Book Theory Test Today offers an insight into why British drivers drive on the left…
Approximately a quarter of the worldâ€™s drivers, drive on the left hand side of the road. The majority of nations that do are old British Colonies.
The Book Theory Test Today blogger says: â€œTo other countries across the world, this is a strange practice, but for Britain thereâ€™s a perfectly rational explanation for it.â€
Towards the end of the 1700s, road users travelled on the left because it was regarded as the â€˜sensibleâ€™ option for feudal, violent communities, a high proportion of which were right-handed folk.
The Book Theory Test Today blogger says: â€œUsing jousting as an example, knights would position a lance under their right arm and naturally pass their opponent on the right hand side. If you passed a stranger on the road you would keep to the left to make sure that your protective sword arm was between you and that person.â€
However, it was the French who changed this practice during the revolution. Much of continental Europe underwent change because of Napoleon. He changed it because he was left-handed, so he wanted his armies to march on the right, enabling him to keep his sword arm between him and any enemy.
The Book Theory Test Today blogger says: â€œFrom the day that Napoleon implemented change, all those parts of the world that formed the British Empire at the time remained left hand, while all French colonies were right hand.â€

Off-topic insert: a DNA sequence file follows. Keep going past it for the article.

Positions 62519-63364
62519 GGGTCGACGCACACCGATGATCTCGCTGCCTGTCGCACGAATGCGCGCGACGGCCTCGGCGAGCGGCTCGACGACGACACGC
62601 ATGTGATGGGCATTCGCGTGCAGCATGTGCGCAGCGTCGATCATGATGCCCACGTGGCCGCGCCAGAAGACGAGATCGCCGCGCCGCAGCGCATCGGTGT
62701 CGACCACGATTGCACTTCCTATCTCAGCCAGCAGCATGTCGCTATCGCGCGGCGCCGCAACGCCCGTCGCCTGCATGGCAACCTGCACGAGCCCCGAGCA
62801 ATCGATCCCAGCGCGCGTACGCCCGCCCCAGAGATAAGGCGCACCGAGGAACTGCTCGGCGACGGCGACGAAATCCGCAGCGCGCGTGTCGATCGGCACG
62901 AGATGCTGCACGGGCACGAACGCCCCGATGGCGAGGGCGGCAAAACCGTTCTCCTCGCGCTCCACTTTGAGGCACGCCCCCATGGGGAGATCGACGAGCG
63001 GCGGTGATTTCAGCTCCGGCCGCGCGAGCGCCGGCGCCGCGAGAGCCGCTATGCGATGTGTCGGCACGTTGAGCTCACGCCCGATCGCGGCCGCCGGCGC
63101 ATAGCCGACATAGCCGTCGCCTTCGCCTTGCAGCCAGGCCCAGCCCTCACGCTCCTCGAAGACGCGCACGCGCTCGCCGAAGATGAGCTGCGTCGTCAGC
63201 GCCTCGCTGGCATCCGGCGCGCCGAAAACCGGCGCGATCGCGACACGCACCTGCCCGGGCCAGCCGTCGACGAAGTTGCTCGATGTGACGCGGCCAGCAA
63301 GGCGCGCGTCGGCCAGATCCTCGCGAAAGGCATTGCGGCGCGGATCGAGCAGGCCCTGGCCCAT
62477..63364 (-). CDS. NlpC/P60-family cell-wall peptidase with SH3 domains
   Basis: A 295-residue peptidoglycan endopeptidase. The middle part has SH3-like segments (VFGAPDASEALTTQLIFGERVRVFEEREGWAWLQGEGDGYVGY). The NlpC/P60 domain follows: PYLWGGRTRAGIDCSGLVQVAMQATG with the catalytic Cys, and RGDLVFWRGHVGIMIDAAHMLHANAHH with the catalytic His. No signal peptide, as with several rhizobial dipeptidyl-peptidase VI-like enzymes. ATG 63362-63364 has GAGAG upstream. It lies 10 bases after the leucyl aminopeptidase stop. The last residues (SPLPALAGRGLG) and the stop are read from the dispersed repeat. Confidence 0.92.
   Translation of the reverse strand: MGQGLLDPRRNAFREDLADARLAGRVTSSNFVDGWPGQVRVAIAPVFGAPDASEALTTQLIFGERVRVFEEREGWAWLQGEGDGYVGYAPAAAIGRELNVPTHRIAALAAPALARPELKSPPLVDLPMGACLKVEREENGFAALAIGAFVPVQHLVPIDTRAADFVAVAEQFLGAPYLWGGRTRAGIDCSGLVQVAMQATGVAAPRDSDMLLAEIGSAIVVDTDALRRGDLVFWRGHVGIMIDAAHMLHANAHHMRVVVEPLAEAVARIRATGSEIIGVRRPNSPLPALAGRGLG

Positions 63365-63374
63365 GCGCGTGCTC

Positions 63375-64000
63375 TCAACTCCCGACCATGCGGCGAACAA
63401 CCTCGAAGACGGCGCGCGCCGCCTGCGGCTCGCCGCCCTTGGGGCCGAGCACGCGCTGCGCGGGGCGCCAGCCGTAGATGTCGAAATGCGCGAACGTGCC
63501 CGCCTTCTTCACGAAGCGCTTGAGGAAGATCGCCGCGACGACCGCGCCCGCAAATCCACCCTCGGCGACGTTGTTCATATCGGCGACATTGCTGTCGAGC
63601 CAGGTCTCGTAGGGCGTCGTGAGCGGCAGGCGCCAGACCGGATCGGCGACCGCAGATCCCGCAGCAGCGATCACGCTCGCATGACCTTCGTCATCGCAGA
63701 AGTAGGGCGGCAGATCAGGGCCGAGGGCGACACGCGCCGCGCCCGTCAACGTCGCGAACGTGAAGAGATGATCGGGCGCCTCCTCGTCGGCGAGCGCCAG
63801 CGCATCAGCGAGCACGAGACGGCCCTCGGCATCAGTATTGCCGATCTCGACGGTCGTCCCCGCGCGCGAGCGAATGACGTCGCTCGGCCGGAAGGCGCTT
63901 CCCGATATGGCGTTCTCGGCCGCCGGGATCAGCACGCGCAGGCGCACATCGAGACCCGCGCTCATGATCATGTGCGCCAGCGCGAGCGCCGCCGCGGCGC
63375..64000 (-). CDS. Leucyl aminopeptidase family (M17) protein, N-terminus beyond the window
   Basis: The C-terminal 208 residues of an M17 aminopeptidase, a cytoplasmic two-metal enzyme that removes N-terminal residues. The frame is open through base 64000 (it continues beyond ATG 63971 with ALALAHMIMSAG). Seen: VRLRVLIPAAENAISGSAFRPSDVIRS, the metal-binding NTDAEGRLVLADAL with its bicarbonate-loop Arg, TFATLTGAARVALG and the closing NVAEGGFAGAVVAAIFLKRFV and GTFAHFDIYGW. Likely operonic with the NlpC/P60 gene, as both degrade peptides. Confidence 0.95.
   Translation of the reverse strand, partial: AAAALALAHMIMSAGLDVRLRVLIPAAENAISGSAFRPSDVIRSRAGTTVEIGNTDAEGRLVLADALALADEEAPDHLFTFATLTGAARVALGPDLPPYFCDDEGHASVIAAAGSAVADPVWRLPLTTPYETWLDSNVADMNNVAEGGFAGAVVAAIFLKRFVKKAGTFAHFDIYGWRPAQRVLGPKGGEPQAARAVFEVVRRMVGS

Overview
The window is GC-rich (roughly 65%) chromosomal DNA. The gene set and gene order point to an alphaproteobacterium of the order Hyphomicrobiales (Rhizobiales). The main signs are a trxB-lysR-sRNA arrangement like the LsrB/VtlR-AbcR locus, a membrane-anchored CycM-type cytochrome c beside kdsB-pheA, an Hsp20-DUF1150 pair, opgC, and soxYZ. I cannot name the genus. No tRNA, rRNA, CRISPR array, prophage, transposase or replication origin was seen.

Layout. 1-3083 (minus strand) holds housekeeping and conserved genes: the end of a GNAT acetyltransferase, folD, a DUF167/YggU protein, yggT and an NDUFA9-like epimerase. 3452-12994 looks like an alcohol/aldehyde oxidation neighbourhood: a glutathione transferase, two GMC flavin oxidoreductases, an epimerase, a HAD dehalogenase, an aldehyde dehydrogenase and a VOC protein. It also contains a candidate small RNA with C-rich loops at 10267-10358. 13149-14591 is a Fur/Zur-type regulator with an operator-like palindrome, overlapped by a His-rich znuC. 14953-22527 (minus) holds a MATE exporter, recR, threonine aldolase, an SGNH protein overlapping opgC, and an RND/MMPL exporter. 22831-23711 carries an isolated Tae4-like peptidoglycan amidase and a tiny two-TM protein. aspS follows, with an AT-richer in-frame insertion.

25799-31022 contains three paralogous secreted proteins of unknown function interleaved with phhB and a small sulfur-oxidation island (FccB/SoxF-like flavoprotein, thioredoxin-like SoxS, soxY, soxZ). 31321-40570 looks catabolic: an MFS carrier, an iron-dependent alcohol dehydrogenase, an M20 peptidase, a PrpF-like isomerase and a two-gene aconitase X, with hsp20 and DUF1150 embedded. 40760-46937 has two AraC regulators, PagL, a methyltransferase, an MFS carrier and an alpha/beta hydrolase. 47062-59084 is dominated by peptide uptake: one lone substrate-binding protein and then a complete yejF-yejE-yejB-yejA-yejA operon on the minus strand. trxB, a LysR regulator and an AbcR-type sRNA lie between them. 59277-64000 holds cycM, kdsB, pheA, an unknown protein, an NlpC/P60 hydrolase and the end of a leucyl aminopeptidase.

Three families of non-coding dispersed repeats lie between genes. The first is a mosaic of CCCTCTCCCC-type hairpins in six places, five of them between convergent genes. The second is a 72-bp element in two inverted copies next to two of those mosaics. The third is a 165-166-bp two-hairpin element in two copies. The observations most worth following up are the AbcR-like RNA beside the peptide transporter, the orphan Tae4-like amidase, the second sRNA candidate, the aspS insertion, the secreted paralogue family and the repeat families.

In the USA, the French colonised the majority of the southern states, such as Louisiana. They also hit the Canadian east coast, including Quebec. The Dutch took over New York (then known as New Amsterdam), while the Spanish and Portuguese occupied the southern Americas.
The Book Theory Test Today blogger says: â€œWith all this â€˜right-handâ€™ colonisation, Britain ultimately became a minority in shaping the traffic.â€
With America desperate to rid itself of all links associated with its British colonial past, the country adopted a drive-on-the-right-policy. Once America was driving on the right that was it, left-hand driving practically became redundant.
For a period of time American cars were deemed the most reliable, so people bought them, but America only manufactured them as right-hand drives.
With America leading the way, and dominating the motoring industry, many nations changed out of convenience.
The Book Theory Test Today blogger says: â€œPressure has been put on Britain to switch to right-hand driving and follow suit with the rest of Europe and America, but it would cost billions.â€
The last European country to switch to driving on the right was Sweden in 1967. Recently, Samoa has gone in the opposite direction, changing from right-side driving to left-side driving.
There you have it folks! It may not pop up in your theory test, but itâ€™s certainly interesting to know donâ€™t you think?
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Tags: UK driving law